Operetta Research Center
22 August, 2018
In 1980, the classical music world marked the 100th anniversary of Jacques Offenbach’s death. And for this greatest of ‘life affirming’ composers – perhaps second only to Mozart – the 200th anniversary of his birth in 1819 comes around next June. Yet compared to the festivities of 1980, hardly anything is being done for 2019.
Part of this is that recording music was profitable back then. These days, people aren’t accustomed to paying for their recorded music. But still, I wonder if more is going on. The decade which 1980 marked the end of, the 1970s, was a much more ‘Offenbachian’ decade than anything we’ve seen since. For lack of a clearer description, the 70s were simply much more fun than what we’ve endured in the last decade or two.
I was young in 1980, turning 25. But I well remember all that went on, and all over the place. London, in particular, seemed to have all sorts of premieres of things that hadn’t ever been put on. Not just records, but fun productions of wonderful shows.
Even better, it seemed as if a starter gun went off in 1980. In the years after, there was an explosion of Offenbach shows. In just San Francisco there was – and still is – a company called Pocket Opera. The leader, Donald Pippin, still active today in his 90s, went to all sorts of ends to find, scores and texts of shows he’d then translate into witty, colloquial English, available through the Stanford University Library. Wonderful shows like The Princesse of Trebizonde, The Bridge of Sighs, Les Brigands and Bluebeard to go along with the more famous shows like La Vie Parisienne and Perichole.
He almost took these as starting points. Lovely shows from his time, like La Fille de Madame Angot (a gem that can’t be praised highly enough), and Flotow’s Martha (the two were friends, and that charmer is also one that can’t be done enough). He even delved into the massive number of one-act works: The Cat Who Changed Into a Woman and M. Choufleuri Restera Chez Lui (this last one of the funniest takes on nouveau riche and loving parodies of bel-canto opera you’ll ever smile and laugh your way through) joined more famous one-acters like Ba Ta Clan.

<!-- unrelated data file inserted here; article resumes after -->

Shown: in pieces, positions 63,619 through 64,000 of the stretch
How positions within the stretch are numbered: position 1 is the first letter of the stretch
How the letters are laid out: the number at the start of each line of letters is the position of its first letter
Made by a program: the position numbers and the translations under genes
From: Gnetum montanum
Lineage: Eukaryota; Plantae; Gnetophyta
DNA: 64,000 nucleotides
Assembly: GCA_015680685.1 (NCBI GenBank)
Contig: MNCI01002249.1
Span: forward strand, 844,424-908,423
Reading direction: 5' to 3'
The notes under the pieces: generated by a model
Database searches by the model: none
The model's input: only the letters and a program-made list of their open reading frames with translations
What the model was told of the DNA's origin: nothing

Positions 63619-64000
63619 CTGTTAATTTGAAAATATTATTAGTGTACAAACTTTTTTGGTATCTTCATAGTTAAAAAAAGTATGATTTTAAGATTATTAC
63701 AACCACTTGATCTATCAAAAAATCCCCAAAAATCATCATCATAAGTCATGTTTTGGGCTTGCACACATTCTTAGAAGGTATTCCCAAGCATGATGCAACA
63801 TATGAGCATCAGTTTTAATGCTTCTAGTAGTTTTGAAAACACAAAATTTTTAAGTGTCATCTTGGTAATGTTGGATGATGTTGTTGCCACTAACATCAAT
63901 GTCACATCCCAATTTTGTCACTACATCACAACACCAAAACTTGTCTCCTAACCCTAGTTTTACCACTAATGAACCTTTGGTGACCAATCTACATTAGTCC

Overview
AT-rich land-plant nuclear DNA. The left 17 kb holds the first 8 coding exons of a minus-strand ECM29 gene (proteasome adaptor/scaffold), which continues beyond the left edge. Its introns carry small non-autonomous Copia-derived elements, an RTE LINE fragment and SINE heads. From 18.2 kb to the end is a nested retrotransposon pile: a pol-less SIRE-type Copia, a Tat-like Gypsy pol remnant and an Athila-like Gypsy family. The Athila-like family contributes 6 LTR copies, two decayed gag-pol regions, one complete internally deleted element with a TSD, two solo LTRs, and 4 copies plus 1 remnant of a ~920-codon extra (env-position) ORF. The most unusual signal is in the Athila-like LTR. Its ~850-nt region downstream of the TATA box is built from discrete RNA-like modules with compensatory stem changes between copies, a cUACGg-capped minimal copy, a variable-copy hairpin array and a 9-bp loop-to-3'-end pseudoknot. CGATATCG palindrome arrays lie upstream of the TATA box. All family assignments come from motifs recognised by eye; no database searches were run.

But these days Ba Ta Clan is the name of a music club named after the Offenbach piece in 1864 but where 89 people were killed in a terrorist attack in late 2015.
And this goes back to my earlier argument: the world is just not much fun as it was. Yes, there were terrorist outrages and bloody civil wars in the 1860s. And yet popular music went against this: people went out of their way to have fun in public.
In the 1970s you still had that style of life. But today, if people have fun at all, it is more than likely done alone in a darkened room.
San Francisco’s Pocket Opera has just announced its 2019 schedule. I was hoping that it would be full of Offenbach and the shows of his time: which have always been popular. And yet only The Tales of Hoffmann is on. Not to castigate Offenbach’s most successful opera – it is a very great one – but it doesn’t quite have the Offenbachian spirit that his operettas shine forth with.(Two other offerings next year include Elixir of Love and Barber of Seville: as great as they are, they can be seen all over the place. Only Smetana’s little-known Two Sisters bids fair to take the lesser-known slots that Offenbach’s works used to fill to the brim, and truth to tell, it’s not even all that fun, or funny.)
Last year Tufts’ professor Laurence Senelick wrote a wonderful book about Offenbach and the ways his outlook has influenced art of all kinds in the last century, Jacques Offenbach and the Making of Modern Culture. He quotes the enormously influential, profound, and witty Viennese writer Karl Kraus on what made Offenbach’s operettas so special, and in words that cannot be read often enough:
Kraus saw himself as Offenbach’s impassioned champion, preserving his Mozartian buoyancy against the amateurishness and smut of the modern stage. In grand opera, claimed Kraus, the ‘psychologized’ motivations of the characters are incomprehensible and ripe for parody. Operetta, on the other hand, is a ‘no-man’s-land which is fantastical, but never topical, and which has its own immutable norms and forms which banal common sense cannot shake loose.’ Its art, like dreams or “chaos without causality,” need not conform to the laws of reality or verisimilitude. It is a form of intellectual abstraction and self-evident fancy akin to fairy tales. The magic of Offenbach’s melodies has an almost expressionist ability to telescope time and space and provide a logical conclusion in the irrational.’
In today’s world, we need the bracing wit of Offenbach more than ever. Why, oh why, is he missing from the worldwide stages next year?
At the very least the Ohio Light Opera should be paying homage as an Offenbach celebration in the USA. Their public schedule hasn’t been announced, so maybe they’ll do their bit to plug the gap.
About the author: Chris Weber learned he had a talent as an investor at age 16. Since then he’s been able to travel around seeing productions of shows that are far too-little known and appreciated. He writes the investment letter Weber Global Opportunities Report and also manages money.